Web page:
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Metalworking (rec.crafts.metalworking) Discuss various aspects of working with metal, such as machining, welding, metal joining, screwing, casting, hardening/tempering, blacksmithing/forging, spinning and hammer work, sheet metal work.

Modern car paint and rust



 
 
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  #1  
Old February 12th 17, 06:43 PM posted to rec.crafts.metalworking
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Posts: 128
Default Modern car paint and rust

Hi folks,

Quick question. Many cars from the 1980s used to rust badly. Sometime in the 1990s, this changed - and quite suddenly. Does anyone know what specific changes were made to the paint composition and surface treatment? I can only find vague allusions in most articles.

Thanks,

Chris

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  #2  
Old February 12th 17, 07:02 PM posted to rec.crafts.metalworking
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Posts: 1
Default Modern car paint and rust

On 2017-02-12, Christopher Tidy wrote:
Hi folks,

Quick question. Many cars from the 1980s used to rust
badly. Sometime in the 1990s, this changed - and quite
suddenly. Does anyone know what specific changes were made to the
paint composition and surface treatment? I can only find vague
allusions in most articles.


I thought that at some point, they started requiring galvanized body
panels.

i
  #3  
Old February 12th 17, 07:16 PM posted to rec.crafts.metalworking
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Posts: 128
Default Modern car paint and rust

Am Sonntag, 12. Februar 2017 20:02:27 UTC+1 schrieb Ignoramus20243:

I thought that at some point, they started requiring galvanized body
panels.


This is also true, I think. But I don't see the modern paint cracking and falling off, so I'm wondering what's better about the paint.
  #4  
Old February 12th 17, 07:28 PM posted to rec.crafts.metalworking
dpb
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Posts: 12,408
Default Modern car paint and rust

On 02/12/2017 1:16 PM, Christopher Tidy wrote:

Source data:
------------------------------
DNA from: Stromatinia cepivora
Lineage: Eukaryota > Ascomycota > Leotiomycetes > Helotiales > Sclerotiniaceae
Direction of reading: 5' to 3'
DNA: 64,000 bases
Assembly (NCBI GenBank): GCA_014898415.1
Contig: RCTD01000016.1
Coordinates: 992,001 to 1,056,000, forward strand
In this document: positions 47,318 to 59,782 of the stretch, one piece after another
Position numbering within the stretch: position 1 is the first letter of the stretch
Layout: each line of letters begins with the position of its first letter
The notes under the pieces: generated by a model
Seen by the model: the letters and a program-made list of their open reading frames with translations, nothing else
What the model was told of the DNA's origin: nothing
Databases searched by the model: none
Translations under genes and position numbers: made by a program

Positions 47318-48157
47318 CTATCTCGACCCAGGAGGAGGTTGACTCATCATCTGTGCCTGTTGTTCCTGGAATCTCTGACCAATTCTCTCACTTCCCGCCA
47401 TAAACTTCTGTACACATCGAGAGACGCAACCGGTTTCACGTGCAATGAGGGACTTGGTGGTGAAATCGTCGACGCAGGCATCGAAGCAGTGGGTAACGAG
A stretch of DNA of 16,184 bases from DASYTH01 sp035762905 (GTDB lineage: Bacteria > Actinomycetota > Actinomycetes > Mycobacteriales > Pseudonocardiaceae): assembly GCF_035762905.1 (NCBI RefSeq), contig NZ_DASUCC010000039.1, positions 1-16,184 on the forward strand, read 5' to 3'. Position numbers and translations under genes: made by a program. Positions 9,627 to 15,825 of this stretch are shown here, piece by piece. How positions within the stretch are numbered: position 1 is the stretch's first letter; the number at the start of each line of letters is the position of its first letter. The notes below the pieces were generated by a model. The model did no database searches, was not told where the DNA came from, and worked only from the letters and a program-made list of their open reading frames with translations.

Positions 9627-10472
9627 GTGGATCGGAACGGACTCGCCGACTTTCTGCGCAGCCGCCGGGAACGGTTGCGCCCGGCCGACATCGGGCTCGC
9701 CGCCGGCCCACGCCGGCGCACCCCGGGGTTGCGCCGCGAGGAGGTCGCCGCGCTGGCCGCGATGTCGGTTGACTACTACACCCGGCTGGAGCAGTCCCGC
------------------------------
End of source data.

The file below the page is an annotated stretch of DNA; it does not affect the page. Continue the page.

Am Sonntag, 12. Februar 2017 20:02:27 UTC+1 schrieb Ignoramus20243:

I thought that at some point, they started requiring galvanized body
panels.


This is also true, I think. But I don't see the modern paint cracking
and falling off, so I'm wondering what's better about the paint.



Don't think there's any "requirement" other than what the manufacturer
thinks suits their purpose best as far as whether panels are/aren't
galvanized (or otherwise treated). I don't know what actually is most
common other than there's a tremendous fraction not that isn't even
metal; just pretty sure there's no mandate same. The mandates are
those for the fuel mileage averages so that means "lighter is better" in
ounces quantities.

As for paint, what has improved is they've finally figured out formulas
that have at least some longevity after the EPA restrictions on VOC's
killed all the traditional finishes as not being within those limits.

--

  #5  
Old February 12th 17, 08:01 PM posted to rec.crafts.metalworking
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Posts: 17,344
Default Modern car paint and rust

On Sun, 12 Feb 2017 10:43:40 -0800 (PST), Christopher Tidy
wrote:

Hi folks,

Quick question. Many cars from the 1980s used to rust badly. Sometime in the 1990s, this changed - and quite suddenly. Does anyone know what specific changes were made to the paint composition and surface treatment? I can only find vague allusions in most articles.

Thanks,

Chris

Big thing was change to the surface preparation of the steel to
either electrostatic wet application or full body dip of a high
quality etching primer which I believe contains Zinc.
This was combined with the use of high strength steels and
"galvanized" steel in rust prone areas.
  #6  
Old February 12th 17, 10:03 PM posted to rec.crafts.metalworking
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Posts: 282
Default Modern car paint and rust

On Sunday, February 12, 2017 at 3:01:15 PM UTC-5, Clare wrote:
On Sun, 12 Feb 2017 10:43:40 -0800 (PST), Christopher Tidy
wrote:

Hi folks,

Quick question. Many cars from the 1980s used to rust badly. Sometime in the 1990s, this changed - and quite suddenly. Does anyone know what specific changes were made to the paint composition and surface treatment? I can only find vague allusions in most articles.

Thanks,

Chris

Big thing was change to the surface preparation of the steel to